Where to find my tree

TreeThe master version of my tree has been developed on my laptop using FTM (Family Tree Maker). I synchronise it regularly with my public tree on Ancestry: Crackett-Webb-Turner-Henderson. I also have versions of my tree on My Heritage, thegenealogist.com, genesreunited and a couple of other sites, but these versions are a little out of date.

If you are interested in my family, drop me a line and I will send you an invitation to view my tree on Ancestry. You do not need to have a subscription. It is possible to establish a free guest account if you want to view an existing tree.

DNA : John Thornton and Margery Hall

DNA match iconThe first DNA result that I was able to make sense of gave me an increased confidence that my paper trail back to 3rd great grandparents John Thornton and Margery Hall is correct. John and Margery were married at Hartburn in 1822. I have found 8 children for them. The DNA match is between my maternal aunt and a descendent of their son Hall Thornton, born 1838, who emigrated to Lackawanna, Pennsylvania. To read more about this match take a look at the article: “MRCA: John Thornton and/or Margery Hall on my page DNA plus paper. This article explains the lines of descent.

Tree tidying

I decided that it was time to review my tree and clear up some of the inconsistencies in my data entry.Those that I have now tackled are:

  • Names in the wrong field: It is surprisingly easy when entering just a Christian name to pop it in as a surname by mistake. Tidied up 18 names that were wrongly placed, so that should improve sorting and filtering.
  • Gender: 14 people managed to sneak into my tree with wrong or missing gender. Hope that all of the blue and pink heads are now appropriately applied, but have still not figured out how to record a same sex partnership.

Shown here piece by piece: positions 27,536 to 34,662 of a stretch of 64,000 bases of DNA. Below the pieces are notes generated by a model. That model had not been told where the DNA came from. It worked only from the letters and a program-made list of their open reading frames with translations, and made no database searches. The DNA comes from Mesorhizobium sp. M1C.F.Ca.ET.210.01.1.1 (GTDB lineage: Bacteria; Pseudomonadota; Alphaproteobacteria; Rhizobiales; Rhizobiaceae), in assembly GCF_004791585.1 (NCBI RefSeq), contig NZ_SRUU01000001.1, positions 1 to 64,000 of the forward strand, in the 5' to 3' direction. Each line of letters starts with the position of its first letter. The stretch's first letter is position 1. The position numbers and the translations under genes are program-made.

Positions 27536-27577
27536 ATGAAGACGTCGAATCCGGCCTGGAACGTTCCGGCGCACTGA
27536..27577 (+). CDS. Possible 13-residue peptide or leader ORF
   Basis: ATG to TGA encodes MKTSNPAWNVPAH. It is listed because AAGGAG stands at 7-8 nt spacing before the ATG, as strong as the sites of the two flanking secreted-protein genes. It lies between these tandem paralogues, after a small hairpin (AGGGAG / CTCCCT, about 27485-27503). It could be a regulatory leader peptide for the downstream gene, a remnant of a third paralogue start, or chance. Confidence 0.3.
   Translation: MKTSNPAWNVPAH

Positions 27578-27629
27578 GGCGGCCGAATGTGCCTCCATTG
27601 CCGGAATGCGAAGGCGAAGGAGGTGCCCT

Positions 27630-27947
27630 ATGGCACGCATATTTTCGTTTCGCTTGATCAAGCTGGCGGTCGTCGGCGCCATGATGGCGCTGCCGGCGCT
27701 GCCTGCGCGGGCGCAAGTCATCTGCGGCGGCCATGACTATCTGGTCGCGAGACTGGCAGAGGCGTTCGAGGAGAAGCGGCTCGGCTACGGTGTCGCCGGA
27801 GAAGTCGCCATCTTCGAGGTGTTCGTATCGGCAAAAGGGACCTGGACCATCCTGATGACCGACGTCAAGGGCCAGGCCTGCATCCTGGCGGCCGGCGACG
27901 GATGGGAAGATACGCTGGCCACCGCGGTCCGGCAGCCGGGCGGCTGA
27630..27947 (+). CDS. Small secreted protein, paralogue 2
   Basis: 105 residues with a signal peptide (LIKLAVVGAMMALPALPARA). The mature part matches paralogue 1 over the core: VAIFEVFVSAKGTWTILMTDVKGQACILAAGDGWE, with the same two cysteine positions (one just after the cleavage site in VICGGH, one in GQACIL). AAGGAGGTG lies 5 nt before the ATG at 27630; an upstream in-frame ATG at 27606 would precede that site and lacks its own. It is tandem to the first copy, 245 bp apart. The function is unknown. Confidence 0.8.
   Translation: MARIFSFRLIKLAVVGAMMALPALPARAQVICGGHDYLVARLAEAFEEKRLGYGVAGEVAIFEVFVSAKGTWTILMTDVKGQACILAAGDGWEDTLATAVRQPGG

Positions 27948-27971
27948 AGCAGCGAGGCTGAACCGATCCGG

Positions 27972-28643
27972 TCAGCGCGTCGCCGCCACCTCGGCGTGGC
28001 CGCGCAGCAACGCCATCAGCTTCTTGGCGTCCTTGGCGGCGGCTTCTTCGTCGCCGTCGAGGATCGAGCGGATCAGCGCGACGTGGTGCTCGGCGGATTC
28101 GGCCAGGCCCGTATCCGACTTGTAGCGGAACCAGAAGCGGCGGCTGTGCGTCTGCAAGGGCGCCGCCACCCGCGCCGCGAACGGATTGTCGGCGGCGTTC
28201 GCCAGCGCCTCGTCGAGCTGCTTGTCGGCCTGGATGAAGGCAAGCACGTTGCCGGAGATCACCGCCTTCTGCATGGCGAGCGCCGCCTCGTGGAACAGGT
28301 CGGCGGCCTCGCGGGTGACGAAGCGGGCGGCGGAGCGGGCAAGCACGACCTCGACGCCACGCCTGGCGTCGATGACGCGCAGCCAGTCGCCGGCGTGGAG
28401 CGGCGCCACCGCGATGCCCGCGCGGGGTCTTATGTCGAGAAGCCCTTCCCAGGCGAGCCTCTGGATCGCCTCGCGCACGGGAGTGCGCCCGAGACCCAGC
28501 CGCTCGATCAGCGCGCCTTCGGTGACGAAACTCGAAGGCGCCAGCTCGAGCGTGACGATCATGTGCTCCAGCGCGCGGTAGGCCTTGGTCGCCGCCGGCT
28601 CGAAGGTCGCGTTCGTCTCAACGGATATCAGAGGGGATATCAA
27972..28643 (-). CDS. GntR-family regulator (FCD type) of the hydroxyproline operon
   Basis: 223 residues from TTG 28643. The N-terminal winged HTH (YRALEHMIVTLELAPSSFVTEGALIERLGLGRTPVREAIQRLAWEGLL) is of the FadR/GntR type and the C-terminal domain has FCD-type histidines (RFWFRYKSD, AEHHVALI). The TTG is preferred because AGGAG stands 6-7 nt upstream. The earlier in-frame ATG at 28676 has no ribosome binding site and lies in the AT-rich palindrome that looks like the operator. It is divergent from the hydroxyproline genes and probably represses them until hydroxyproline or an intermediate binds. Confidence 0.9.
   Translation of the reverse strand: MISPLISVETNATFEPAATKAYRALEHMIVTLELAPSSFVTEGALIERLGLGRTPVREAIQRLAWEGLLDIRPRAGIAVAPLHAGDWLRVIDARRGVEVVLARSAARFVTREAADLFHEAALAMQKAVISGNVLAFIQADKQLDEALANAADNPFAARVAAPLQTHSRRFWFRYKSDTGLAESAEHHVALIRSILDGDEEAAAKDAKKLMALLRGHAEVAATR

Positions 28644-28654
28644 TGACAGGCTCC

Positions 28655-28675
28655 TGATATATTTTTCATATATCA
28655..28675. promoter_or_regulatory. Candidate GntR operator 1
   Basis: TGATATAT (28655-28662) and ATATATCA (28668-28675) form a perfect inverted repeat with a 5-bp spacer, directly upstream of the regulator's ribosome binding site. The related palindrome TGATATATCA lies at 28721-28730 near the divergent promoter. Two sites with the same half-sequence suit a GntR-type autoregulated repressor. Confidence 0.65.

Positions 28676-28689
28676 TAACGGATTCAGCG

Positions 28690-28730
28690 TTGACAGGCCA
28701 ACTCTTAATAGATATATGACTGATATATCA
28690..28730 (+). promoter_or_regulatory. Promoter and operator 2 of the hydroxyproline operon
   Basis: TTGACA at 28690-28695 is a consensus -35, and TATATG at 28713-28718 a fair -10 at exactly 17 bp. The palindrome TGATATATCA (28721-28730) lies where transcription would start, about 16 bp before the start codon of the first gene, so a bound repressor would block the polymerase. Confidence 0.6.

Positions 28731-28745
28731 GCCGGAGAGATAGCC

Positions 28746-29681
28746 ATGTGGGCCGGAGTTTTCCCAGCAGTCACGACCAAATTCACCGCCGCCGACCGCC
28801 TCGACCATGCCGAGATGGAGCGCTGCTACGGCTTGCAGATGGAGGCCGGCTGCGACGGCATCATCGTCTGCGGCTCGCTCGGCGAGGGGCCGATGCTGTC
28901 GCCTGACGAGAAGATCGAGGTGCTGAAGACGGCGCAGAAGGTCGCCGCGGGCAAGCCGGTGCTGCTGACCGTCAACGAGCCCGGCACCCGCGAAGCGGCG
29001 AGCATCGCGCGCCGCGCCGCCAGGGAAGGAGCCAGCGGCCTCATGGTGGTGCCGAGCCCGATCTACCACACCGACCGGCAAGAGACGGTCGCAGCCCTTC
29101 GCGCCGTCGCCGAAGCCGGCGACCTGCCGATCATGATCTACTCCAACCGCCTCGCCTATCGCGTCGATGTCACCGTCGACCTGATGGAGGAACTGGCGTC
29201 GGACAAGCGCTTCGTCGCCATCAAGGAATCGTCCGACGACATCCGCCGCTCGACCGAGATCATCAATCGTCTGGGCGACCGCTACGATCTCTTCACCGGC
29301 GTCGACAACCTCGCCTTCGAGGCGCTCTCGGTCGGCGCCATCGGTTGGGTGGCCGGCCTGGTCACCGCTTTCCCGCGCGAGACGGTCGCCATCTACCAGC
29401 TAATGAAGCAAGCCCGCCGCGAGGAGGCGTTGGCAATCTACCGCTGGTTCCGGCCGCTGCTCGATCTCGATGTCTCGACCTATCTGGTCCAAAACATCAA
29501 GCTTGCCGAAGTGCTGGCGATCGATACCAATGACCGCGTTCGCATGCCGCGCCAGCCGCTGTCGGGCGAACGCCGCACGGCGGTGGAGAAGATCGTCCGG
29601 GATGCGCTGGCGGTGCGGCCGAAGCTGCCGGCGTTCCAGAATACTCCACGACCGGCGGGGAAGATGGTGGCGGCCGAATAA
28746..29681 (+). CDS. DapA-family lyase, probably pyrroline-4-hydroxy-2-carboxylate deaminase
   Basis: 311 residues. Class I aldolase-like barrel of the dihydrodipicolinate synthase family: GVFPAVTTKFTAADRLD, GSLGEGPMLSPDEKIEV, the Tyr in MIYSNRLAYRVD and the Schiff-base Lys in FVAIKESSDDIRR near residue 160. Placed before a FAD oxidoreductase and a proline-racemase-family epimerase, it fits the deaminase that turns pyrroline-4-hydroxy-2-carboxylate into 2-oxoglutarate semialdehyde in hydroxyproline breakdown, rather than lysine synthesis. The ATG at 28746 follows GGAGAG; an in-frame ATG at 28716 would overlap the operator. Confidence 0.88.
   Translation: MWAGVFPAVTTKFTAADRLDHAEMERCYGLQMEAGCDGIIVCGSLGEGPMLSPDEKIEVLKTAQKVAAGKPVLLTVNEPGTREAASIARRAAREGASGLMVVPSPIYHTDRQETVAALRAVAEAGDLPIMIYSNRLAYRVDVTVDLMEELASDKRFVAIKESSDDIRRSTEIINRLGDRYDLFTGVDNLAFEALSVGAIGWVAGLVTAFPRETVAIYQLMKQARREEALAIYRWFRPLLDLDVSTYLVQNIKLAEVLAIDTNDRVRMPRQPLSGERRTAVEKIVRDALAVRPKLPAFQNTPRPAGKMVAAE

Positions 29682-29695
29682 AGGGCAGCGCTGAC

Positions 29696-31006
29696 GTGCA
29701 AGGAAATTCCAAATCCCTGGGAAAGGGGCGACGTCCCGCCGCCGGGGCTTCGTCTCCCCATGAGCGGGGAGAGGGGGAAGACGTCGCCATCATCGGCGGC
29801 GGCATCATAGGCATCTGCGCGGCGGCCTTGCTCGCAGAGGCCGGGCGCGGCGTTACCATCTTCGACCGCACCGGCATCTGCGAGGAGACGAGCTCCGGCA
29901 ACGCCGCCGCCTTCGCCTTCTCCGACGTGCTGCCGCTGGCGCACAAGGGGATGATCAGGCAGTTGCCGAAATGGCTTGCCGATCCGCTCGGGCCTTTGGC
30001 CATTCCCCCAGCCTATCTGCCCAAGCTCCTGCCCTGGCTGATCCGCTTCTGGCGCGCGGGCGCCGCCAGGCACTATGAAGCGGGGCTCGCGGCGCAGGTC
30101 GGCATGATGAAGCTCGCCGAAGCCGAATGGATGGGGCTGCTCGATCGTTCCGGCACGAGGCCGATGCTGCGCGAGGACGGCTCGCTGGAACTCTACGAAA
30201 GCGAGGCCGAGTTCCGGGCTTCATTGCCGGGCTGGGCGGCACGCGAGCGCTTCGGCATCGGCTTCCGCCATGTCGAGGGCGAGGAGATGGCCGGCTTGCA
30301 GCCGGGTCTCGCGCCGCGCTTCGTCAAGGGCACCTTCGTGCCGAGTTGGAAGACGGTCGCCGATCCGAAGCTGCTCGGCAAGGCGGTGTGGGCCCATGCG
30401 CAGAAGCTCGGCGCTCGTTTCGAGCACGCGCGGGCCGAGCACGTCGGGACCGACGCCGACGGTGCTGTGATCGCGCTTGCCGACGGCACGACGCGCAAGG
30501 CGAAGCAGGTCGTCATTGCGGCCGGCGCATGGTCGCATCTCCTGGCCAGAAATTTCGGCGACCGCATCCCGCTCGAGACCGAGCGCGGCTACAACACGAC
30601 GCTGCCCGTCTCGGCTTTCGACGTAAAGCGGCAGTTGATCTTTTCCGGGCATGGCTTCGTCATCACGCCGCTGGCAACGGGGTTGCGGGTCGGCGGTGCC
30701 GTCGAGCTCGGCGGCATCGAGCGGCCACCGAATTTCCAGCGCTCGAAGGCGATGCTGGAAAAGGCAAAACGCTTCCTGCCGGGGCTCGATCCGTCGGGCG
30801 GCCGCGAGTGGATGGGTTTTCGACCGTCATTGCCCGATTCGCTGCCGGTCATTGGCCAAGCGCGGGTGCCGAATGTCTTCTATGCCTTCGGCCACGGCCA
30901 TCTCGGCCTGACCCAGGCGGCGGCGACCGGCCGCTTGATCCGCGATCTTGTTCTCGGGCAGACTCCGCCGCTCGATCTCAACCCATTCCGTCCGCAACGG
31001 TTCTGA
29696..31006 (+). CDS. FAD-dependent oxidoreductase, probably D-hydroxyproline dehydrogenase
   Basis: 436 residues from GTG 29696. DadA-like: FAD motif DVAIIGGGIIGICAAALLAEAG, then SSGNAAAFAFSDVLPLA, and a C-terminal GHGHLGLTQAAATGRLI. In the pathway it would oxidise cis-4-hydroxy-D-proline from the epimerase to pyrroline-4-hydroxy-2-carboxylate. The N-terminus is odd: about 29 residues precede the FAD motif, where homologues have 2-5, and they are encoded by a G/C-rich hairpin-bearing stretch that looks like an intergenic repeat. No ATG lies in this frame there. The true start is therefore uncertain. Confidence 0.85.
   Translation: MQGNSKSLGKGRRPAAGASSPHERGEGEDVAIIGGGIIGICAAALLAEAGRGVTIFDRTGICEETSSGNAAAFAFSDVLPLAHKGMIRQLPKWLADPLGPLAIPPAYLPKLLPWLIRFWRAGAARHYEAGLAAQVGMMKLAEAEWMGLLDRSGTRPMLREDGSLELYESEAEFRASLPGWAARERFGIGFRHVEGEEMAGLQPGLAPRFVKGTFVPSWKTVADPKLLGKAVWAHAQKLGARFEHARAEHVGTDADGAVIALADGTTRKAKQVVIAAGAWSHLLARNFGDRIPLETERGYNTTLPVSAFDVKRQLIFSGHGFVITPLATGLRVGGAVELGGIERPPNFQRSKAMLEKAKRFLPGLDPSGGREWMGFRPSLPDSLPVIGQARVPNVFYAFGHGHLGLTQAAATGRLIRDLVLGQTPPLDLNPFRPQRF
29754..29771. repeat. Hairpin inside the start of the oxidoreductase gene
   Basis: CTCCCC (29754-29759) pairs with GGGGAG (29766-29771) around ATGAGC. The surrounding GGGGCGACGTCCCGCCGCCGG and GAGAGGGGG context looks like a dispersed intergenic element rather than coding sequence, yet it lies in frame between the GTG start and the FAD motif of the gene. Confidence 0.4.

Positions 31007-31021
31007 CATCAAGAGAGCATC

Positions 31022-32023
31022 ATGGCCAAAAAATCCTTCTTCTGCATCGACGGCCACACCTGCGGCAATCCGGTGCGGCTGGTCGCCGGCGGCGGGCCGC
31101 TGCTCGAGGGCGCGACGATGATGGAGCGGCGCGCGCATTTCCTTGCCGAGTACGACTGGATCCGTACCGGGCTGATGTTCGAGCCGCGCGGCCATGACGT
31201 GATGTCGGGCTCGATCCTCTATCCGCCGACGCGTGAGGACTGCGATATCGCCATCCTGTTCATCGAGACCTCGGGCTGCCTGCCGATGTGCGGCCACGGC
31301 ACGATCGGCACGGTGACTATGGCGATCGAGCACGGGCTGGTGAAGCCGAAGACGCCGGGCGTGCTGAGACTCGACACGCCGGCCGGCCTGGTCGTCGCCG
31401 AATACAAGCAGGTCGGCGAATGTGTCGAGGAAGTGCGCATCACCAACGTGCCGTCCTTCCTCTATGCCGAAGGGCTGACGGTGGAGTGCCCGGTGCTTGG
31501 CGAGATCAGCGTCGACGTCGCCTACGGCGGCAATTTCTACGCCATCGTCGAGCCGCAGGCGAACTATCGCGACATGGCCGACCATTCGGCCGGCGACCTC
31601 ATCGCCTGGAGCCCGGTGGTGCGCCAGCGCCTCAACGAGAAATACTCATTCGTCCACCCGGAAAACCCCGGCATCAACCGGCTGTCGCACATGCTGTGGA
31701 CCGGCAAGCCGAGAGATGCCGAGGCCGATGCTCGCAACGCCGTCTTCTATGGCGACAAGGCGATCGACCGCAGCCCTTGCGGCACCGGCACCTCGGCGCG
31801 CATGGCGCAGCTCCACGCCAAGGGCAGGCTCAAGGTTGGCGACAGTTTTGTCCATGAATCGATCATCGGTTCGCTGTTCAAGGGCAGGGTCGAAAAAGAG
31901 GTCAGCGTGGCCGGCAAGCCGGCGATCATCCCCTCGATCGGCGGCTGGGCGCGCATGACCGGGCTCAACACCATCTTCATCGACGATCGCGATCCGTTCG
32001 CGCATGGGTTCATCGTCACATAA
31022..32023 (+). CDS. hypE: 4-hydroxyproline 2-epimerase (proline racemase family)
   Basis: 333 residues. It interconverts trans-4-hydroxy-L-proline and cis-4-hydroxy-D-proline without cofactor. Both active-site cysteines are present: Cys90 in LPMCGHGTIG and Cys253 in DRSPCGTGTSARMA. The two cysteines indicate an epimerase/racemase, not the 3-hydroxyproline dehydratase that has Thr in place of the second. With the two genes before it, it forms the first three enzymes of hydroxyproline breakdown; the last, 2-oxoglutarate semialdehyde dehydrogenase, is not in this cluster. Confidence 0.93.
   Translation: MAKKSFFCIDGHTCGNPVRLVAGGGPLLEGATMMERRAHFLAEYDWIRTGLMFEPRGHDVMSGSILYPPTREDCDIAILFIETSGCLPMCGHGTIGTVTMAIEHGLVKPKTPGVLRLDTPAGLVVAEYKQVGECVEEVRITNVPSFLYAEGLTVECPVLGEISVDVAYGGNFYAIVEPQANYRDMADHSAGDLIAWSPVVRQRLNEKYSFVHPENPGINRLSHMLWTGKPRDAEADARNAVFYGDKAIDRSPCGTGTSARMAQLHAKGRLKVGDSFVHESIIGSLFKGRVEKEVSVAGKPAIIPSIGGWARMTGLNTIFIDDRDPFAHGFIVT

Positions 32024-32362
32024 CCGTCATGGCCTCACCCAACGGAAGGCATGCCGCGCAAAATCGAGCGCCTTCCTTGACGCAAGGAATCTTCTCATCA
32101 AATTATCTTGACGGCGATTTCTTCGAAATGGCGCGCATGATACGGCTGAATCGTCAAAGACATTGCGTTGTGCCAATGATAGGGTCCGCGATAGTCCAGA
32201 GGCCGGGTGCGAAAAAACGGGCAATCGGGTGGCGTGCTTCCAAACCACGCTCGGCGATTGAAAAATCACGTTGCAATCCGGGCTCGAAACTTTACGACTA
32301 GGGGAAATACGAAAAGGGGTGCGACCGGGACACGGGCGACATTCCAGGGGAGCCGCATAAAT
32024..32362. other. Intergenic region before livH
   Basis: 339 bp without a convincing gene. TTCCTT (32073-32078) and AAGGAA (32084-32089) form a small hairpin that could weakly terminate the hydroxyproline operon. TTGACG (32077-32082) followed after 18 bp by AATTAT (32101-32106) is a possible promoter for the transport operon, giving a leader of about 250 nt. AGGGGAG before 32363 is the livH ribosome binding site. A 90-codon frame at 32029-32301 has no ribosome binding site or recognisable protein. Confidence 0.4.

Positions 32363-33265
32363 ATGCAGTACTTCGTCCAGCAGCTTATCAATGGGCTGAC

• Duplicates: Merged 10 duplicates that had crept in. The majority of these seem to have been caused by not being careful enough when applying marriage records from ancestry hints. I was not aware when they first allowed both sides of the marriage to be added from one hint that there was a risk of creating a new record for the spouse. FTM actually suggested 120 duplicates. I have not yet reviewed all in detail, but think the majority are two separate individuals. I have many instances of names being recycled a couple of years after the death of a child.

Collateral lineage

Tree I have begun to set up information about how my many collateral lines tie into my tree. I have added a new page Collateral Lineage under the menu for My family.

My first few entries cover the following branches: Ash, Baston, Cole, Dann, Edge, Fear, Giles, Hetherington, Kussman and Lemcke. I plan to add to the list with a branches at a time as I am also using the opportunity to refresh my memory and check some facts at the same time. This will contribute to more complete information as a basis for analysing my DNA matches. The surnames I am reviewing here are among those I may expect to see on my match lists.